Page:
A Geiger counter is a scientific device used to measure ionizing radiation, radiation which has created electrically unstable atoms. Because of the extreme sensitivity of a Geiger counter, it is ideal for measuring even very low levels of radiation. There are a number of uses for Geiger counters and other radiation detectors including physics, astronomy, and the medical industry. Specially designed versions can also be targeted to read specific types of radiation.
The initial groundwork for the Geiger counter was laid in 1908, when a German physicist named Hans Geiger developed an early version of the device. In 1928, with the help of Walther Muller, Geiger refined his counter, making it more effective and sensitive. Other scientists have added to the technology since then, although the basic principles of how a Geiger counter operates remain the same.
The core of a Geiger counter is a Geiger tube, a glass cylinder filled with a gas such as helium, neon, or argon. A thin metal wire runs down the middle of the tube, charged with voltage which varies, depending on the application, but is usually around 1,000 volts. When ionized particles come into contact with the gas in the tube, they collide with the gas and produce an electron. The electron is drawn towards the charged wire in the middle of the tube, colliding with more atoms and ionizing them along the way, and creating a charge on the wire. This charge can be translated into a measure of how much radiation is active in the area.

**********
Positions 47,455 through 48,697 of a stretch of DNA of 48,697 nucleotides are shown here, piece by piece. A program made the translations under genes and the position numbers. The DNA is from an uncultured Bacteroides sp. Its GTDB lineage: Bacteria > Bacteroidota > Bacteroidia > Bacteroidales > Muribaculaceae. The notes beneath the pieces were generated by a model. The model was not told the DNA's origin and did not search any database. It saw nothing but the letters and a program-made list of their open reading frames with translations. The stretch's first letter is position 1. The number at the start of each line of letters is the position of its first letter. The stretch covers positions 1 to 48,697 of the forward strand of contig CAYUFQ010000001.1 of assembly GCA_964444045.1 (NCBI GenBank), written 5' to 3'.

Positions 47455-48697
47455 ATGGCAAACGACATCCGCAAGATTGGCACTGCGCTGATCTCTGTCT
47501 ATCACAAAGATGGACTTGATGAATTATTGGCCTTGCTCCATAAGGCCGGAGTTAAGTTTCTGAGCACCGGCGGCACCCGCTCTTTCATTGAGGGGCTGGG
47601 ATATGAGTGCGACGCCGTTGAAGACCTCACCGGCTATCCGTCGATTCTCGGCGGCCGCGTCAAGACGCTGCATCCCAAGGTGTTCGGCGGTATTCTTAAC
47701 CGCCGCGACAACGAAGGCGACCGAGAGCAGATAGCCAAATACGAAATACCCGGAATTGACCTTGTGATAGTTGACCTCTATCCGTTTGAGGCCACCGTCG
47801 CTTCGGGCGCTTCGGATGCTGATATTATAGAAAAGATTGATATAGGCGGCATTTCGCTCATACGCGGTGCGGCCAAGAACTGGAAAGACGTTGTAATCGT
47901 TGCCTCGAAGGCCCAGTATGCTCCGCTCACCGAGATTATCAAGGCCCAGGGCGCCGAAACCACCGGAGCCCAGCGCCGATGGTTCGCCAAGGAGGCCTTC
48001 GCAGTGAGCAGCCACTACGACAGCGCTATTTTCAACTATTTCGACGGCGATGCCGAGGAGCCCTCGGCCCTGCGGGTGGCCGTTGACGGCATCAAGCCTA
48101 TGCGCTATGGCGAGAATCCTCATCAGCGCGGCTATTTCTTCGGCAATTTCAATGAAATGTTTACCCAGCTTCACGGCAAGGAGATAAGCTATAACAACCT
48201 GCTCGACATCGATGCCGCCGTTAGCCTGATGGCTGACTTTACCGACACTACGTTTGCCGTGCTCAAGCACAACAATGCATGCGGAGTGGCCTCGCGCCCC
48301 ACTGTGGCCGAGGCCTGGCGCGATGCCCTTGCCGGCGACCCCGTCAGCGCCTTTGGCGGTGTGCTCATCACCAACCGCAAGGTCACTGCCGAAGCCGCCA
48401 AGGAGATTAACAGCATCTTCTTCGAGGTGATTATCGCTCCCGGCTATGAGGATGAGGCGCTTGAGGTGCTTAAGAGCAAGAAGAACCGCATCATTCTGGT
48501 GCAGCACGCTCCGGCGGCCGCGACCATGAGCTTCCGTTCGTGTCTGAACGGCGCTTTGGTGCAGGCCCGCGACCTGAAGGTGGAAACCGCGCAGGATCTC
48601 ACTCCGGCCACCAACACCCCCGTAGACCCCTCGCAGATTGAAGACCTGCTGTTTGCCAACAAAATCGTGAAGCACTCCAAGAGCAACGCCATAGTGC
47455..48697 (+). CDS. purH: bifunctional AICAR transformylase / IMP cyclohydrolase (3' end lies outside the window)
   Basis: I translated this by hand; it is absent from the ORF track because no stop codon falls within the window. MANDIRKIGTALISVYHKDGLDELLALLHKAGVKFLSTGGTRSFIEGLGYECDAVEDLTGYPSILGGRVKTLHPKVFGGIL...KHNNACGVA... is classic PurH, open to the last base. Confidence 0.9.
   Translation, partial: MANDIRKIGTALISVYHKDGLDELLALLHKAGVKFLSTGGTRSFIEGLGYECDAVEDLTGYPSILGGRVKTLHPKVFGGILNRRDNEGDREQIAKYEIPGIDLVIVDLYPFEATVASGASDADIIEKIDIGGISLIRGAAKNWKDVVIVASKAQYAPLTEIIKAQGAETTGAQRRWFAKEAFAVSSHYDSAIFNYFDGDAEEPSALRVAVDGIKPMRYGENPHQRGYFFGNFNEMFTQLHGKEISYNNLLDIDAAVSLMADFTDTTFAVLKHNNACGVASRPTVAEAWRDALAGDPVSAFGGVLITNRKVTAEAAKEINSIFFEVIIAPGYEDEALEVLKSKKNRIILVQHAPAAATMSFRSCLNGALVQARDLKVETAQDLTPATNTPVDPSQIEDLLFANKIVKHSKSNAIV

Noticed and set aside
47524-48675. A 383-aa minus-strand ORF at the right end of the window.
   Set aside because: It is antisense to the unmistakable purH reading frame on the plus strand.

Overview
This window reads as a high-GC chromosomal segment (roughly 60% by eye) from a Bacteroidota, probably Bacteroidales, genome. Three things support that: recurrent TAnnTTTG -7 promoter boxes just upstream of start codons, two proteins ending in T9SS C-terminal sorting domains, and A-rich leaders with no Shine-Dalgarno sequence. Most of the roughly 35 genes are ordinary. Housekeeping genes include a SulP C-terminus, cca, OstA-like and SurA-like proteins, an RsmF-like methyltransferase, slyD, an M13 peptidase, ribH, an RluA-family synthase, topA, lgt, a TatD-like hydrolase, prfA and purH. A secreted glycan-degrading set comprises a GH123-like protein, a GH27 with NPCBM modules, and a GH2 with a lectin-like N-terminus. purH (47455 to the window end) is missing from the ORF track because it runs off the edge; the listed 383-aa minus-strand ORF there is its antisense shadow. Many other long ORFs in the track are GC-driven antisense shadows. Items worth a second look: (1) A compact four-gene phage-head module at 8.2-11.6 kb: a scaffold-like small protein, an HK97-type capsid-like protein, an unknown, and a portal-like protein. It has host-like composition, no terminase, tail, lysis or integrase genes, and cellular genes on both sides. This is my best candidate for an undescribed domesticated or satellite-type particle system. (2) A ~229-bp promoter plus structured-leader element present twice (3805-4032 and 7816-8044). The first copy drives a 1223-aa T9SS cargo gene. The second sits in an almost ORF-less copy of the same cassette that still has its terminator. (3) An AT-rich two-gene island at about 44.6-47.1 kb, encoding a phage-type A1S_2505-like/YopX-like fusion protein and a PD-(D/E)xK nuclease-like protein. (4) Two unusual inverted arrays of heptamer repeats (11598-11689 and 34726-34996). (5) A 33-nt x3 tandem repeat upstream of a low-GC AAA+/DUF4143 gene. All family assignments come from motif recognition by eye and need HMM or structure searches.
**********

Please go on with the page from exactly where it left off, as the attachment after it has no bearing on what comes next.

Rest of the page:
The classic clicking noises associated with a Geiger counter are one way to indicate active radiation. Each click indicates a separate electrical charge caused by radiation. Most Geiger counters also use a dial to show how much radiation is present. The Geiger counter is highly sensitive because the gas loses its charge quickly after each collision, allowing a scientist to get a precise measurement of how much radiation is active in the area being covered by the Geiger counter.
While many people associate the Geiger counter with nuclear physics and the military, there are a number of other useful applications for the device. Astronomers use Geiger counters to measure low level cosmic rays which can provide insight into the creation of the universe, for example, and geologists locate radioactive minerals with the assistance of Geiger counters. They are also very useful in nuclear medicine, to follow radioactive tracers and identify malignancies.